By the waters of Babylon – there we sat down and there we wept when we remembered Zion. On the willows there we hung up our harps. For there our captors asked us for songs, and our tormentors asked for mirth, saying, ‘Sing us one of the songs of Zion!’ How could we sing the Lord’s song in a foreign land? If I forget you, O Jerusalem, let my right hand wither! Let my tongue cling to the roof of my mouth, if I do not remember you, if I do not set Jerusalem above my highest.”  - Psalm 137:1-6

The first time I remember hearing Psalm 137, I was in college.  My home church was burned down by an arsonist. That first Sunday we gathered for worship in a neighboring church, this was the passage from which our Pastor preached. We were mourning the loss of our church sanctuary, our place of worship, our faith home. 

It came back to me in this time as we mourn not being able to physically gather in worship on Sundays as we had been before this pandemic hit.

This Psalm arises out of the exile experience of Israel when they were conquered and exiled to Babylon. The temple was destroyed and they were strangers in a strange land. It is a Psalm of lament. We do not often speak of lament in church, but there are times when, as the people of God, we cry out in our sorrow and grief.

Laments are prayers spoken or sung to God. Laments are both personal and communal. They are petitions to God that come out of real need. We lament what we see happening in the world – the suffering that COVID19 has brought about, not only with those who are sick, those grieving the death of loved ones, but the toll it has taken on healthcare workers, first responders, truck drivers, store clerks, factory workers, and all who have found themselves unemployed during this outbreak and shutdown. We lament the long lines of people seeking food for their families at food banks and for those who are unable to pay their rent. We lament not going to our office or place of work or of having work, contributing our gifts and skills, and being part of the world of commerce at large. We lament with all seniors in High School who will be foregoing those celebrations they have looked forward to for four years – attending Prom, getting yearbooks signed, graduation ceremonies with family celebrations and parties with friends. Even our college seniors will not have the grand graduation for which they had hoped.

We mourn life as we knew it – when we were employed, when we gathered with our larger family to celebrate birthdays, holidays and reunions, when we shopped without distancing ourselves from others, when grocery store shelves were full and we found whatever we needed, when we hopped on a plane for a spring break or summer vacation destination, when we went out with friends for lunch and dinner, or went to ballgames, our kids’ soccer and football matches or theatre productions and band concerts, and when we could worship together in the sanctuary on Sunday mornings.

We feel shut out from the life we once knew. We feel lonely and uncertain, longing for the way life was before COVID19 blanketed the world, hungering and thirsting for the Bread of Life and the Cup of Salvation we know in Christ and share together. And in our longing, remembering what we so blithely took for granted and now have learned to treasure – our freedom, our community, being with one another, especially in worship.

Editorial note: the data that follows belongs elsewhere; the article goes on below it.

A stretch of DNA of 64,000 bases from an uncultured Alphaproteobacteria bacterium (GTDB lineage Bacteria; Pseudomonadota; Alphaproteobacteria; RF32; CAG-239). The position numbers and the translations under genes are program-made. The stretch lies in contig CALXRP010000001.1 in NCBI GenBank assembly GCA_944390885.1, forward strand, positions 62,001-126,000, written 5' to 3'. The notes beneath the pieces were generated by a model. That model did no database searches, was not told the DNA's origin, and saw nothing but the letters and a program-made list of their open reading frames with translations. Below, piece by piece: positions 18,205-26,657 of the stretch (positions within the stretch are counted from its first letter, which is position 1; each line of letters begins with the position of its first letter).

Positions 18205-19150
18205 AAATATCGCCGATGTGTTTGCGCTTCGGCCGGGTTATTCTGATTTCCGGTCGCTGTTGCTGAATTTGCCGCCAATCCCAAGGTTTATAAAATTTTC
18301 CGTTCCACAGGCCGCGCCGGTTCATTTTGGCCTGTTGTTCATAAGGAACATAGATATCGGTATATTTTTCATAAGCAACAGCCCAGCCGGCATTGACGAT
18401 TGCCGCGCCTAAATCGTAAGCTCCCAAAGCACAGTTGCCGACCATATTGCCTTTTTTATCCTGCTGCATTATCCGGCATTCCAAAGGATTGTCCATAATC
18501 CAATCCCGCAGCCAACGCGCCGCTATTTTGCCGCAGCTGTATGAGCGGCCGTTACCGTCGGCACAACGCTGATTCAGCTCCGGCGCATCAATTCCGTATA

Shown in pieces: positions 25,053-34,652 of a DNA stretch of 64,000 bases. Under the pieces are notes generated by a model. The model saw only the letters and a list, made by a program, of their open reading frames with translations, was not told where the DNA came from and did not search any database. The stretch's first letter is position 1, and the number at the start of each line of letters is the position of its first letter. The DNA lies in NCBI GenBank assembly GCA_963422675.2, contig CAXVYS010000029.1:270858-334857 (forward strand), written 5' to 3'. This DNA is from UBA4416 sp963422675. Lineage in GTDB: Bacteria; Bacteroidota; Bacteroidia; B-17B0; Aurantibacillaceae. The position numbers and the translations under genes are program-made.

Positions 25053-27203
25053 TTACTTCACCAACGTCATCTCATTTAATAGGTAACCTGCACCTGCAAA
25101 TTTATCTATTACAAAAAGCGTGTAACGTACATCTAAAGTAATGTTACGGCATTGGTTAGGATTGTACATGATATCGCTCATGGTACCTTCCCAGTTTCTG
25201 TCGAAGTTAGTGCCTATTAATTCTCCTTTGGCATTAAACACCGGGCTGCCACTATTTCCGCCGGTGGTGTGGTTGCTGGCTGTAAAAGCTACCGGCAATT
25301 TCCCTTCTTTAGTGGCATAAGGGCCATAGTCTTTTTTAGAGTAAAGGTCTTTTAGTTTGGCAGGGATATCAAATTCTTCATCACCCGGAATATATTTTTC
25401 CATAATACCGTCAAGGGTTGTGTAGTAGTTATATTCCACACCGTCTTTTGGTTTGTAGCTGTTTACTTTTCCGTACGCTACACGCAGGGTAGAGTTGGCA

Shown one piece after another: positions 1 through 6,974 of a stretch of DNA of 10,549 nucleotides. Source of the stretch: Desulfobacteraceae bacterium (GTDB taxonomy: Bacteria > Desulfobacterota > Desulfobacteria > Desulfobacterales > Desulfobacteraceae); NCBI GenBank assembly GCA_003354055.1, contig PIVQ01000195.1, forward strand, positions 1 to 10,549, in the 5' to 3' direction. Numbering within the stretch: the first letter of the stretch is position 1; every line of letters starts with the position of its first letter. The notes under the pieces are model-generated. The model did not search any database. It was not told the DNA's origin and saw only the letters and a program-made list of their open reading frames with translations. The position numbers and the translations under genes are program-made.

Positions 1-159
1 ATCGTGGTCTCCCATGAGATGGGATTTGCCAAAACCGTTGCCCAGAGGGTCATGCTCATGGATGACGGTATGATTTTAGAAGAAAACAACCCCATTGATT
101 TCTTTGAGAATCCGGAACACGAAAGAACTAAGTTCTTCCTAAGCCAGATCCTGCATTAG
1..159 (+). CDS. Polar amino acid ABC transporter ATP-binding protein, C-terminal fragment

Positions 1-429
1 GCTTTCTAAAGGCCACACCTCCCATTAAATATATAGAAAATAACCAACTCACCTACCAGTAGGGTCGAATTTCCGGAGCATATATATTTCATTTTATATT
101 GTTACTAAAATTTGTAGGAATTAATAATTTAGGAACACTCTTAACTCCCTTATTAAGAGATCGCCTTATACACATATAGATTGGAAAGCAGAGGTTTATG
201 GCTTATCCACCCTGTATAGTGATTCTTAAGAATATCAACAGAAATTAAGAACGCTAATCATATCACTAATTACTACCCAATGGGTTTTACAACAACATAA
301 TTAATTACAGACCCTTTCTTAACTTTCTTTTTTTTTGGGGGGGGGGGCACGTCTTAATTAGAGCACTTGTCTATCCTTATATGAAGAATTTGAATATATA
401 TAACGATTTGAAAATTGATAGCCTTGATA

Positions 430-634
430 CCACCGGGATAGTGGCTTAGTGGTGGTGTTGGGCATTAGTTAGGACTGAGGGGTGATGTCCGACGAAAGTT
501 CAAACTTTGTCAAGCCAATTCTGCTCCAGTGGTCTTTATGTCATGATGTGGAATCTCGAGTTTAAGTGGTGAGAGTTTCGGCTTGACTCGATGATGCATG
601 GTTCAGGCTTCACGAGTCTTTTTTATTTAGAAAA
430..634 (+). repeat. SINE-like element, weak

Yet, our God does not abandon us in this exile and time of lament. Our God is ever a God of hope. Out of the depths of grief on Good Friday and Holy Saturday, the resurrection of Christ our Lord brings the joy of life anew, that the impossible is possible, that we will be restored and made new. 

We move from suffering to faith. And in faith there is hope. We lament in order to hope, trusting in our always faithful, trustworthy God, who has shown us in the risen Christ that hope lives and breathes, and new life comes to us. There will come the day when there is no more mourning or crying or pain or death.

As I write this, I know not when we will be able to slowly, physically gather together in worship and fellowship again. In the meanwhile, we lament – communicating our grief in prayer to God and seeing this time as an opportunity to confess our faith, our trust, our hope in God who is ever with us and for us and who so loves us. We hold hope in our hearts, knowing that the risen Christ is with us always, as he promised so long ago before his ascension. Christ is always with us even through this time of exile. And we look to the day when we will physically be together again.

In this time of exile, may we see what God is bringing to us – gratitude for each day, that we are more dependent upon God than ourselves, to truly see what is most important to us, to allow trust to grow, to be in touch with hope, to deepen our faith through prayer and yes, even lament to express our pain and longing, and to be open to the newness of life God is working in our lives and world – even though it may look different. 

May we hold one another in thought and prayers. May we reach out and encourage each other, our neighbors and store clerks. May we be lead to find new and creative ways to serve those around us. May we smile at the stranger who walks past our house and wave a greeting to one another while donning a mask. 

And with hope in our hearts, may we patiently and faithfully await the day when we can worship together in person. Praying for you. Missing you and your faces. Holding you close in the love of Christ our Lord.  - Pastor Barbara

Rev. Barbara Bartholomew, Associate Pastor of Visitation